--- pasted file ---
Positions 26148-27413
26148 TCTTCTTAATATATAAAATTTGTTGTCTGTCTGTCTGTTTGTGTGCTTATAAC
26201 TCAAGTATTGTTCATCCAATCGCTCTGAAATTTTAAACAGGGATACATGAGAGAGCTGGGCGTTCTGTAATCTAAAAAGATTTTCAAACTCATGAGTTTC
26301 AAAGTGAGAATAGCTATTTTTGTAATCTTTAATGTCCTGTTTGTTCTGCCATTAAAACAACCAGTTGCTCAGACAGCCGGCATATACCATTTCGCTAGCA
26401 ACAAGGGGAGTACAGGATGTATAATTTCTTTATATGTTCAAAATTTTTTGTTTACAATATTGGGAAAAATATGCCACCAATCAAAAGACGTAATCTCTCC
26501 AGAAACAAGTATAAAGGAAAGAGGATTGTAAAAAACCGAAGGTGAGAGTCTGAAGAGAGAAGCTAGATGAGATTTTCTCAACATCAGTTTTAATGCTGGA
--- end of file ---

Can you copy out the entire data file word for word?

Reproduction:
Positions 26148-27413
26148 TCTTCTTAATATATAAAATTTGTTGTCTGTCTGTCTGTTTGTGTGCTTATAAC
26201 TCAAGTATTGTTCATCCAATCGCTCTGAAATTTTAAACAGGGATACATGAGAGAGCTGGGCGTTCTGTAATCTAAAAAGATTTTCAAACTCATGAGTTTC
26301 AAAGTGAGAATAGCTATTTTTGTAATCTTTAATGTCCTGTTTGTTCTGCCATTAAAACAACCAGTTGCTCAGACAGCCGGCATATACCATTTCGCTAGCA
26401 ACAAGGGGAGTACAGGATGTATAATTTCTTTATATGTTCAAAATTTTTTGTTTACAATATTGGGAAAAATATGCCACCAATCAAAAGACGTAATCTCTCC
26501 AGAAACAAGTATAAAGGAAAGAGGATTGTAAAAAACCGAAGGTGAGAGTCTGAAGAGAGAAGCTAGATGAGATTTTCTCAACATCAGTTTTAATGCTGGA